1. Visualize Workflow – The first and most important task is to understand the current flow of work – what is the sequence of steps to execute in order to move an item from request to a deliverable product. This is done using a Kanban board with cards and columns: each column represents a step in your workflow, and each card represents a work item. Every item moves through the flow from start to end. By observing this process, you can easily track progress and identify bottlenecks in real-time.
  2. Limit Work in Progress (WIP) – Loss of focus can seriously harm your team’s performance, so this practice centers around eliminating interruptions by setting limits on the work in progress. By applying limits to WIP, teams focus on finishing outstanding work before starting new work. Limiting WIP is critical for the successful implementation of Kanban.
  3. Manage Flow – By observing and analyzing flow efficiency, you can identify any problem areas. The main goal of implementing Kanban is to create a smooth workflow by improving the lead times and avoiding delays. You should always strive to make your process more efficient.
  4. Make Policies Explicit – The process should be clearly defined, published, and confirmed for everyone in the team: people won’t feel motivated to be part of something unless they think it will be useful. When everyone is aware of the explicit policies, each person can suggest improvements that will improve your performance.
  5. Feedback Loops – In order for the positive change to occur, regular meetings are necessary to provide essential feedback to the entire team. The frequency of these meetings varies, but the idea is that they are regular, at a fixed time, and that they get straight to the point.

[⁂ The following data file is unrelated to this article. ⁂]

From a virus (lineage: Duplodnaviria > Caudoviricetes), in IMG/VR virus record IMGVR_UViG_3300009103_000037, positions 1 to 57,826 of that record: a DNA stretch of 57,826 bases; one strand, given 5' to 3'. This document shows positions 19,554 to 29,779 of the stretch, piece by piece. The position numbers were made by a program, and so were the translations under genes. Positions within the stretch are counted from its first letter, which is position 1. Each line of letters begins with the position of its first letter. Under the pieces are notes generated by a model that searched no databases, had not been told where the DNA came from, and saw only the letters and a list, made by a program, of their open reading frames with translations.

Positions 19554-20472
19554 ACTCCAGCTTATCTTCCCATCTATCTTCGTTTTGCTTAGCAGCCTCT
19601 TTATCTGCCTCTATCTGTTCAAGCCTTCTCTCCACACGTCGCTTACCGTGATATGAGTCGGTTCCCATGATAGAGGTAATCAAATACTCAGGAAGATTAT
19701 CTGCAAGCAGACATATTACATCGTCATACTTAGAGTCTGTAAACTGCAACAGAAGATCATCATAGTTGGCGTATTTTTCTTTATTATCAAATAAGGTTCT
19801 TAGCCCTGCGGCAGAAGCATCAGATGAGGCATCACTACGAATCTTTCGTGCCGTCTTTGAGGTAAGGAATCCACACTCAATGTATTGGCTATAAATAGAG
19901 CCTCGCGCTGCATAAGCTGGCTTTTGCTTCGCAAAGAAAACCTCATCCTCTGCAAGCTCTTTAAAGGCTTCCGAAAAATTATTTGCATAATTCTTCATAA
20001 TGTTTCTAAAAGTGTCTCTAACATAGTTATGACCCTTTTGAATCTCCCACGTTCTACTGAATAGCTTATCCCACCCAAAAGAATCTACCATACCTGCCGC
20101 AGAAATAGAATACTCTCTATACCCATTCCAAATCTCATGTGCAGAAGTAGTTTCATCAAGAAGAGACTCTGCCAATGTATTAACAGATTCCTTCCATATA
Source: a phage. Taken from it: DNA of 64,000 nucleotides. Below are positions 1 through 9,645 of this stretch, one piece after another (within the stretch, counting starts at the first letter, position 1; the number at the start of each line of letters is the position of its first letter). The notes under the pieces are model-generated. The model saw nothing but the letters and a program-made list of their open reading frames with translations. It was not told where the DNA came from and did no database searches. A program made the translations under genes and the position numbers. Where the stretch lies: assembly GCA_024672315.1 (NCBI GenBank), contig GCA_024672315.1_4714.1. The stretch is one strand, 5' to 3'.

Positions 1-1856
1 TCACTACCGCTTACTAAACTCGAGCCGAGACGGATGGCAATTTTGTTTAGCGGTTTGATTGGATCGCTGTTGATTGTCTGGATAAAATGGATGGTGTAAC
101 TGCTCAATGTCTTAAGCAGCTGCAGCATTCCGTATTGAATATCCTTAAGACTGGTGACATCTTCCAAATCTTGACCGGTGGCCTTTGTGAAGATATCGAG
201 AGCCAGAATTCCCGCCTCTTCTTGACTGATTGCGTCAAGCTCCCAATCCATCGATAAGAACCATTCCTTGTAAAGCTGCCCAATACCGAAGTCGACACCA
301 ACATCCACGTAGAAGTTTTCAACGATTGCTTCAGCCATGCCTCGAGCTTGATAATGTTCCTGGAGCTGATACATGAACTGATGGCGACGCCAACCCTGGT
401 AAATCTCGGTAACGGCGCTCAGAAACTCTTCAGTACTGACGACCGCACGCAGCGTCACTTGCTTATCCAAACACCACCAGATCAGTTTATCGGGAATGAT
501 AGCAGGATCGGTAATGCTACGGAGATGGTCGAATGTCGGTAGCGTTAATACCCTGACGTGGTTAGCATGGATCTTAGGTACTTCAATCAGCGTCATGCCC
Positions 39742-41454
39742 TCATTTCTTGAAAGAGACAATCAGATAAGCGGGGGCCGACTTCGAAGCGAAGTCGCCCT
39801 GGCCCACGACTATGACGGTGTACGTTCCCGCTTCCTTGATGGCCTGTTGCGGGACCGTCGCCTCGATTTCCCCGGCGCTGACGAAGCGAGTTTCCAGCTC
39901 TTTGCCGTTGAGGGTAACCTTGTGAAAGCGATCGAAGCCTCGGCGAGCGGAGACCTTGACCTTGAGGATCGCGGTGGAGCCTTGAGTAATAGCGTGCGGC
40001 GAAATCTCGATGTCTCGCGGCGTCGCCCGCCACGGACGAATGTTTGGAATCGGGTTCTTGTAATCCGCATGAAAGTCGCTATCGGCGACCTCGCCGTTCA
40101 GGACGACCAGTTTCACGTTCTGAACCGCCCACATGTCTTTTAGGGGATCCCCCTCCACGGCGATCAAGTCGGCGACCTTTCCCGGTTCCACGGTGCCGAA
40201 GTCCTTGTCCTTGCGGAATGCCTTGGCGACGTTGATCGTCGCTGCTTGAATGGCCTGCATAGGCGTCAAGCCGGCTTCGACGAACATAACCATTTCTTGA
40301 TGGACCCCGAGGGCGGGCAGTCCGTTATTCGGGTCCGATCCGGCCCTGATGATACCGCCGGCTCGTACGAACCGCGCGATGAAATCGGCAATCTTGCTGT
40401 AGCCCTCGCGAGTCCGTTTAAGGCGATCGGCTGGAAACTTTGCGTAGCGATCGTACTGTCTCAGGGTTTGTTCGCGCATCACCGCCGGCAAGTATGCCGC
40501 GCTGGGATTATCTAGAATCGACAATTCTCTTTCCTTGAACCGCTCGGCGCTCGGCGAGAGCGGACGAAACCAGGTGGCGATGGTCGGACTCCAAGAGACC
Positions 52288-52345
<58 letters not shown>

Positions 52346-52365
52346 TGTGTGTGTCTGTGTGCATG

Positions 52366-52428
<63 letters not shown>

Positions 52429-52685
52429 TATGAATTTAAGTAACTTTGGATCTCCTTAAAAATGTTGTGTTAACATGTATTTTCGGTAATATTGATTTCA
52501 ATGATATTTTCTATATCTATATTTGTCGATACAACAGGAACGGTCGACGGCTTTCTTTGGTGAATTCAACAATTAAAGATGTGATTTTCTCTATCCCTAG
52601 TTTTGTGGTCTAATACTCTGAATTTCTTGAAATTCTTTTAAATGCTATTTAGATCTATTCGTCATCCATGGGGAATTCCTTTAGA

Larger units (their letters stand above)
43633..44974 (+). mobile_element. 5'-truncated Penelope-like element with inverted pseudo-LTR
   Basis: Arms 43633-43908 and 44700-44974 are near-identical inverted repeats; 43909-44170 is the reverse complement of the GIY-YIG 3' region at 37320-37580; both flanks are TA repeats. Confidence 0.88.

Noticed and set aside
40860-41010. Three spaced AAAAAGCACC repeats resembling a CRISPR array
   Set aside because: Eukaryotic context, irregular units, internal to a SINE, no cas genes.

6. Improve & Evolve – Kanban requires constant evaluation, analysis, and improvement. When teams have a shared understanding of the process, they are more likely to reach a consensus should any problems arise. The Kanban Method suggests that various models of scientific approach are used to implement continuous, incremental, and evolutionary changes.


Remember the Sticky Note Wall?

If you implement Kanban with the Core Principles & Practices, your Sticky Note Wall in other words your Way of Working, will be improved. A Kanban Board isn’t just some sticky notes on a wall and I hope it makes more sense to you! 👨🏻‍🏫


Which Projects Benefit Most from Kanban

Kanban is likely to be a good method for your team if your project meets some or all of the following criteria: 

  • Your workflows essentially function but could be smoother and more efficient.
  • You are experiencing backlogs of stalled work.
  • Your organization prefers to improve existing processes incrementally rather than imposing a radical new system, that might increase resistance.
  • Your team’s priorities can change on a short notice and therefor you need to shift more easily.
  • The top priority is being responsive to customer needs.

Learn How to get started with the Kanban Method.

We provide Kanban Training Classes on different experience levels, including worldwide recognized Certifications and accredited by the Kanban University. If you want to learn more on what Kanban Training Fits best for You? Continue reading here